Balancing immunological benefits and cardiovascular risks of antiretroviral therapy: When is immediate treatment optimal?

Diana M. Negoescu, Douglas K. Owens, Margaret L. Brandeau, Eran Bendavid

Research output: Contribution to journalArticlepeer-review

4 Scopus citations

Abstract

We developed a mathematical model to identify the timing of antiretroviral therapy (ART) initiation that optimizes patient outcomes as a function of patient CD4 count, age, cardiac mortality risk, sex, and personal preferences. Our goal was to find the conditions that maximize patient quality-adjusted life expectancy (QALE) in the context of our model. Under the assumption that ART confers disease progression and mortality benefits at any CD4 count, immediate treatment initiation yields the greatest remaining QALE for young patients under most circumstances. The timing of ART initiation depends on the magnitude of benefit from ART at high CD4 counts, the magnitude of increases in cardiac risk, and patients' preferences. If ART reduces HIV progression at high CD4 counts, immediate ART is preferable for most newly infected individuals <35 years even if ART doubles age-and sex-specific cardiac risk.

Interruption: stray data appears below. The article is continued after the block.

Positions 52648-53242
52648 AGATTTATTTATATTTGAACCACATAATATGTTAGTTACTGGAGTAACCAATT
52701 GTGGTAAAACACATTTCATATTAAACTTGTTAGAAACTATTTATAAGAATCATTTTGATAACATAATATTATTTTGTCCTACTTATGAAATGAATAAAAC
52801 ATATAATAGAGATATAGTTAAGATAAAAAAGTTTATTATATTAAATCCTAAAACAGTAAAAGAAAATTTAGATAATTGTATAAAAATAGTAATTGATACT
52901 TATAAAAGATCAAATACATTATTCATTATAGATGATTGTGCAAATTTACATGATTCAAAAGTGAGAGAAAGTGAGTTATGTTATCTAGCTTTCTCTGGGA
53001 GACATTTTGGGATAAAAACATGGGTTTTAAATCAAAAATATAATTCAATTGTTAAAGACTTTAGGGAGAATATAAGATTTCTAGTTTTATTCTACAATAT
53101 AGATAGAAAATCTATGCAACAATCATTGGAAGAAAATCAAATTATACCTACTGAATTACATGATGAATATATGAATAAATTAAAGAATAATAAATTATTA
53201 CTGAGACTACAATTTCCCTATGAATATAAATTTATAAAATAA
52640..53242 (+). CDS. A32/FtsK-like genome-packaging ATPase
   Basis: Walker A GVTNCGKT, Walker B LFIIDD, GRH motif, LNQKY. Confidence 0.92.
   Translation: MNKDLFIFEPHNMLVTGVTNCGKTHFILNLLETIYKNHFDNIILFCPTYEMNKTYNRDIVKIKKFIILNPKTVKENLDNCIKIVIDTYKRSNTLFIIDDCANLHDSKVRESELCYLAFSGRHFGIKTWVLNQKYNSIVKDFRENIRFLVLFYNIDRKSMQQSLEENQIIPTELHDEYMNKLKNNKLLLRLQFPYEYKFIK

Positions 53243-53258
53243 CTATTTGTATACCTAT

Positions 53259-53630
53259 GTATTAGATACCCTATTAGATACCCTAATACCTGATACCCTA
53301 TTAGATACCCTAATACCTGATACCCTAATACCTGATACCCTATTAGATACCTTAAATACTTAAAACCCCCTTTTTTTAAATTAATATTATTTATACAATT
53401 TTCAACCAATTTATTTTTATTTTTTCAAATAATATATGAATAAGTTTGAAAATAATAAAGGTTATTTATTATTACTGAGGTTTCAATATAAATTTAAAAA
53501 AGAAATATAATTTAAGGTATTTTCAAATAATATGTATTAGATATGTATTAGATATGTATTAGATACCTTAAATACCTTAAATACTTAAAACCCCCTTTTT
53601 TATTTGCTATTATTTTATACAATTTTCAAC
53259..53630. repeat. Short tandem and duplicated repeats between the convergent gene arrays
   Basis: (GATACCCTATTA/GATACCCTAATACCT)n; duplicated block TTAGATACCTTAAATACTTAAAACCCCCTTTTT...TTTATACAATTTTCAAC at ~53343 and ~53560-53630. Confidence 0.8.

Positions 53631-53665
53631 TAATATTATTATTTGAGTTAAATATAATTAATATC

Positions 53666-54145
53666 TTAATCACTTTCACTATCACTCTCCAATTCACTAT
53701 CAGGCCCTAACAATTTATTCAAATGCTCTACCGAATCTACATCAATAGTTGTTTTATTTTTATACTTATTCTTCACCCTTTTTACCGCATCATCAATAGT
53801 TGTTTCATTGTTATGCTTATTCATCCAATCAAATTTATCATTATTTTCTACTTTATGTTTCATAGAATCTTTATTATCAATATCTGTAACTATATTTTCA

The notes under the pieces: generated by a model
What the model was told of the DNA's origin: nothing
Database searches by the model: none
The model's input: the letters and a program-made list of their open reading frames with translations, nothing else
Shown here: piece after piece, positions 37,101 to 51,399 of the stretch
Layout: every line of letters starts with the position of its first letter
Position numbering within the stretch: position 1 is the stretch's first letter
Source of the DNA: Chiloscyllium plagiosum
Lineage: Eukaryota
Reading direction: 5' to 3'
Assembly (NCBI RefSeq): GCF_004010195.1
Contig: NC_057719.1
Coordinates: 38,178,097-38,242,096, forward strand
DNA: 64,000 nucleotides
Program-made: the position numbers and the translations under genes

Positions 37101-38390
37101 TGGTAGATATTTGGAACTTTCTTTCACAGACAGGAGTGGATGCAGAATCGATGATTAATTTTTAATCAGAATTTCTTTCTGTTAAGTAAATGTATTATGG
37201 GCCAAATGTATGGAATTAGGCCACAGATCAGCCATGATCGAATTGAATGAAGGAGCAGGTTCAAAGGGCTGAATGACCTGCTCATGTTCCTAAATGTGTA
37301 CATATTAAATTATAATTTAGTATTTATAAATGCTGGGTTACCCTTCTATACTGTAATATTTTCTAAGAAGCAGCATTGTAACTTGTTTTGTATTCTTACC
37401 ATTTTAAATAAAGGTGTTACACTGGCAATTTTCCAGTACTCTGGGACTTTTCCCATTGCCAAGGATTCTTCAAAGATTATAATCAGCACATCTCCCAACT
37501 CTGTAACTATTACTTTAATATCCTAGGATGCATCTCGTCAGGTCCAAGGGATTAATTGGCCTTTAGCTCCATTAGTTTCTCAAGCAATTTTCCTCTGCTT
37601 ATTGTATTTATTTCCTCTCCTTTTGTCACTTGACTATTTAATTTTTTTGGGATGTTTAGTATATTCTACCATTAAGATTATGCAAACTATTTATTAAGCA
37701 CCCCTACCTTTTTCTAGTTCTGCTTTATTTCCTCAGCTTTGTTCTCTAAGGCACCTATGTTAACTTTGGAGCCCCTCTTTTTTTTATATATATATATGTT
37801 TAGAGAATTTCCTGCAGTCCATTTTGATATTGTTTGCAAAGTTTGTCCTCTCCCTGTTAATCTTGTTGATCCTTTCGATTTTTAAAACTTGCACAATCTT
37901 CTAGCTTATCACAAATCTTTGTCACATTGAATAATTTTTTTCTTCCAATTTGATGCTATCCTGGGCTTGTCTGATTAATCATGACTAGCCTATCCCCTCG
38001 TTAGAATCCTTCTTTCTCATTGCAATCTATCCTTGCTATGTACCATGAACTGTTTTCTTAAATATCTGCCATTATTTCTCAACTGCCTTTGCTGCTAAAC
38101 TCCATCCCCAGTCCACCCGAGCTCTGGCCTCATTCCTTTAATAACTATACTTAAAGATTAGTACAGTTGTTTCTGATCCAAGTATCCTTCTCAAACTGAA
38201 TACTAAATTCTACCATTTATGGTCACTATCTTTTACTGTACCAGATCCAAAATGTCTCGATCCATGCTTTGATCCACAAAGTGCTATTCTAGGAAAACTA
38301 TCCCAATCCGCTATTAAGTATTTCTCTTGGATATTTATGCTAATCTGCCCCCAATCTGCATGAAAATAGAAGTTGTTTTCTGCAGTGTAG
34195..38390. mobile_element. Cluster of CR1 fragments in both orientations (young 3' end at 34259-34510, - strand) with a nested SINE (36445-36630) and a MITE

Original languageEnglish (US)
Pages (from-to)1392-1399
Number of pages8
JournalClinical Infectious Diseases
Volume55
Issue number10
DOIs
StatePublished - Nov 2012

Bibliographical note

Funding Information:
Financial support. This work was supported by the National Institute of Allergy and Infectious Diseases (grant number RC1-AI086927) and the National Institute on Drug Abuse (grant number R01 DA15612–016). D. M. N. is supported by a Stanford Graduate Fellowship. D. K. O. is supported by the Department of Veterans Affairs. E. B. is supported by the National Institute of Allergy and Infectious Diseases (K01-AI084582).

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